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The Carmichael Show Shows the Price of Vice

The Carmichael Show Shows the Price of Vice

This week’s episode of The Carmichael Show talks about stress and how to deal with it — a topic I know nothing about because I avoid stress and let it accumulate until I have a breakdown…

Don’t be like me.

We open with Jerrod talking about his fake moon landing conspiracy theories, which his family’s not here for. Bobby stops by wearing sunglasses at night, so Jerrod reprimands him for it (rightfully so) but then Bobby reveals that Nekeisha hit him. Joe starts to laugh because Bobby got hit by a girl (shout out to that toxic masculinity ::rolls eyes::) but Maxine and Cynthia chastise him because domestic abuse is very much a real issue for everyone.

Cynthia suggests that they beat up Bobby so that his abuse is more apparent and believable, but Jerrod stops her because that’s wild. Bobby tells them that Nekeisha hit him because he questioned her about her drinking problem and the family shifts to thinking of solutions on how to help Nekeisha.

Nekeisha pulls up to the house and gets chewed out by Cynthia (because, duh) and Nekeisha gets pissed because nobody loves a snitch.

The Carmichaels essentially sit down and prepare to roast Nekeisha when Maxine asks her what’s going on. She tells them that she hit Bobby sober and did it because he poured all her alcohol down the drain. They all turn on Bobby (because liquor is expensive bruh) and Cynthia apologizes for being so rude to Nekeisha out loud.

Bobby apologizes to Nekeisha and everybody’s fine with it except Maxine. She questions Nekeisha about how the drinking might be affecting her life. She goes into a very long (and confusing) story about her family problems (a lot of drug use and abandonment) and that she just drinks a little to deal with the issues.

Joe and Cynthia commend Nekeisha for dealing with all her problems by herself in silence and Maxine is flabbergasted by their lack of care for her life (so, the usual). She asks Jerrod for support in her outrage but he resists, saying that Nekeisha is going through a lot and sometimes people who have it rough like she does just need a drink. Maxine suggests that Nekeisha tries meditating as a means of stress, revealing that not only are their journeys different, but Maxine is coming from a place of privilege.

The next day, Maxine stops by Bobby and Nekeisha’s apartment to teach them how to meditate. Bobby gets distracted during the process and then Nekeisha’s nephew Terry wakes up ending the practice for the day. Like most children, Terry has no sense of boundaries so he goes through Maxine’s purse on a search for candy but finds her Xanax instead.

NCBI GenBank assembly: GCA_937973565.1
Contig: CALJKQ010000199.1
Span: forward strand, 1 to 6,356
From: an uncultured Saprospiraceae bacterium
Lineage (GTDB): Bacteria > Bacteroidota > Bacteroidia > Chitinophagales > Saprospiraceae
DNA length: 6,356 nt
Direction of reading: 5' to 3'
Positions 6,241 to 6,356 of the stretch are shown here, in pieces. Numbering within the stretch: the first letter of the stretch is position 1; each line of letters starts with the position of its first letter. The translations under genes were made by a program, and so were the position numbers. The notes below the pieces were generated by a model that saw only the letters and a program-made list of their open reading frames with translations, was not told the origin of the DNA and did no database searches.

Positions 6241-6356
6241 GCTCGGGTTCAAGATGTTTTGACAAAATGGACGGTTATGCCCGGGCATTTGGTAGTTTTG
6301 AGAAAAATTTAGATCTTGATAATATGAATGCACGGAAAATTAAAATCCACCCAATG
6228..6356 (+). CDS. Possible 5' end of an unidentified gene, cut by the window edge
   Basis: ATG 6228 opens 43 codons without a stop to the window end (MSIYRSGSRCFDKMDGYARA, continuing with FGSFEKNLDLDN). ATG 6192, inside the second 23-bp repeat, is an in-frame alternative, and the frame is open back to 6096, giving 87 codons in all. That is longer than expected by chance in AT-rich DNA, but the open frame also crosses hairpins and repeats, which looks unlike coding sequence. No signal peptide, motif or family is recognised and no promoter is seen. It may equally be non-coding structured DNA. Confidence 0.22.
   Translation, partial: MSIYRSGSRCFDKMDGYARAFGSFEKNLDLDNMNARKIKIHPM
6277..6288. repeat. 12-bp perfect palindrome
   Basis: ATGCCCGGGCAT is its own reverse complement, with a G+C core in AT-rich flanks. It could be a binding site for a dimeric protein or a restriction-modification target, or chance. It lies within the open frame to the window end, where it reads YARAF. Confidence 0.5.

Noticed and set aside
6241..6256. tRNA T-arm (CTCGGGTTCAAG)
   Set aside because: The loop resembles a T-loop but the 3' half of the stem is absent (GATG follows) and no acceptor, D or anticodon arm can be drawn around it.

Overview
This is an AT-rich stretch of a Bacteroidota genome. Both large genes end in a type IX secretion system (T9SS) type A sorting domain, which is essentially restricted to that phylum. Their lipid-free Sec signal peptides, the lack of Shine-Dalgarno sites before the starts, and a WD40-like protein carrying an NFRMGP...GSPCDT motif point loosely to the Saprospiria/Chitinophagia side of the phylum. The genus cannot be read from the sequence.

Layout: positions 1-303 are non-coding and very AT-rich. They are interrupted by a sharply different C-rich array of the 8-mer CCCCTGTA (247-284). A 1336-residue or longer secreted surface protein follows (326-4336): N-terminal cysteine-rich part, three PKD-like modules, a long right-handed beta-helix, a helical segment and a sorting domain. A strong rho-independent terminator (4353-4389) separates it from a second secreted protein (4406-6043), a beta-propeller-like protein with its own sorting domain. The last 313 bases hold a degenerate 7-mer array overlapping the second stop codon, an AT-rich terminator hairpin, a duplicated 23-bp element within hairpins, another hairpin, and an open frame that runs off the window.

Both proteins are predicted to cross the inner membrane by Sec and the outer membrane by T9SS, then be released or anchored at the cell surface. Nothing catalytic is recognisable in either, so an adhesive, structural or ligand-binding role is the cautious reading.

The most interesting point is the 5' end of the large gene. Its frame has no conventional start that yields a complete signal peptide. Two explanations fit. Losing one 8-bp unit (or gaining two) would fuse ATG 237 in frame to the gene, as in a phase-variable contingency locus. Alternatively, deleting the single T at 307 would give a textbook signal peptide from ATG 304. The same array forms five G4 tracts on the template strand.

Nekeisha and Bobby are outraged by Maxine’s hypocrisy and ask her what the difference is between Maxine taking Xanax and Nekeisha’s drinking. Maxine agrees to stop taking her doctor prescribed anxiety medication (great idea) if it will help Nekeisha be more invested in meditating. That night, Maxine falls into a click hole of information about child soldiers waking Jerrod up in the process.

He pulls out a joint because Maxine is unhinged so that he can ignore her and go to sleep.

The next morning, Joe and Cynthia stop by Bobby and Nekeisha’s apartment to give her a gift as congratulations for getting a promotion.  Jerrod and Maxine stop by afterward to get her Xanax back, and then she gets shamed by Joe and Cynthia.

Offended, Maxine has a breakdown telling them that she takes Xanax because she cares too much and that the rest of them don’t care enough or they’d be taking Xanax too.


Navigating Growth, Complexity, and Black Fashion: an Interview with Kristin Dodson of ‘Flatbush Misdemeanors’ 

This was a great episode in terms of character development which is one of my favorite things. I love getting into Nekeisha’s back story more. Even though she isn’t a main character, she’s one of the only people who we see frequently on the show. I appreciate the time being taken out to subtly critique the use of interventions and whether they are a time to help people of just air your grievances. I was also delighted by the highlight of the blatant class disparity between Maxine and Nekeisha. These two come from completely different lifestyles, and the advantages of one can’t be afforded by the other. The entire thing demonstrates a blind spot with Maxine as well as the dichotomy between black women.

All that praise being said, the plot line for this episode was a little lackluster, there isn’t really a resolve at the end of it — Maxine throws a hissy fit and walks off, leaving audiences to wonder how any of these suggestions have helped Nekeisha.

Side note, I’m obsessed with the fact that Black-ish is a tv show on The Carmichael Show

“Lying about landing on the moon is so American, but actually doing the work and getting there, that kind of Japanese-ish if you think about it”

“Nekeisha’s life sounds like an episode of The Wire”

Episode Winner: Cynthia

Cynthia coming for both Nekeisha and Maxine was hilarious (if not a little classist) but I love that she acknowledged domestic abuse is a problem for men and women without emasculating Bobby. And her plot to beat him up further to show he’s been abused was hilarious and ingenious.   

“Sometimes you have to lie in order for the truth to come out”

Stephanie FrancisStephanie Francis is an aspiring journalist with a TV addiction. She has been published in a multitude of small papers including the Gloucester Times, the Salem News and the Boston Globe. You can find a collect of her published work at And her live tweets @stephsfrancis.

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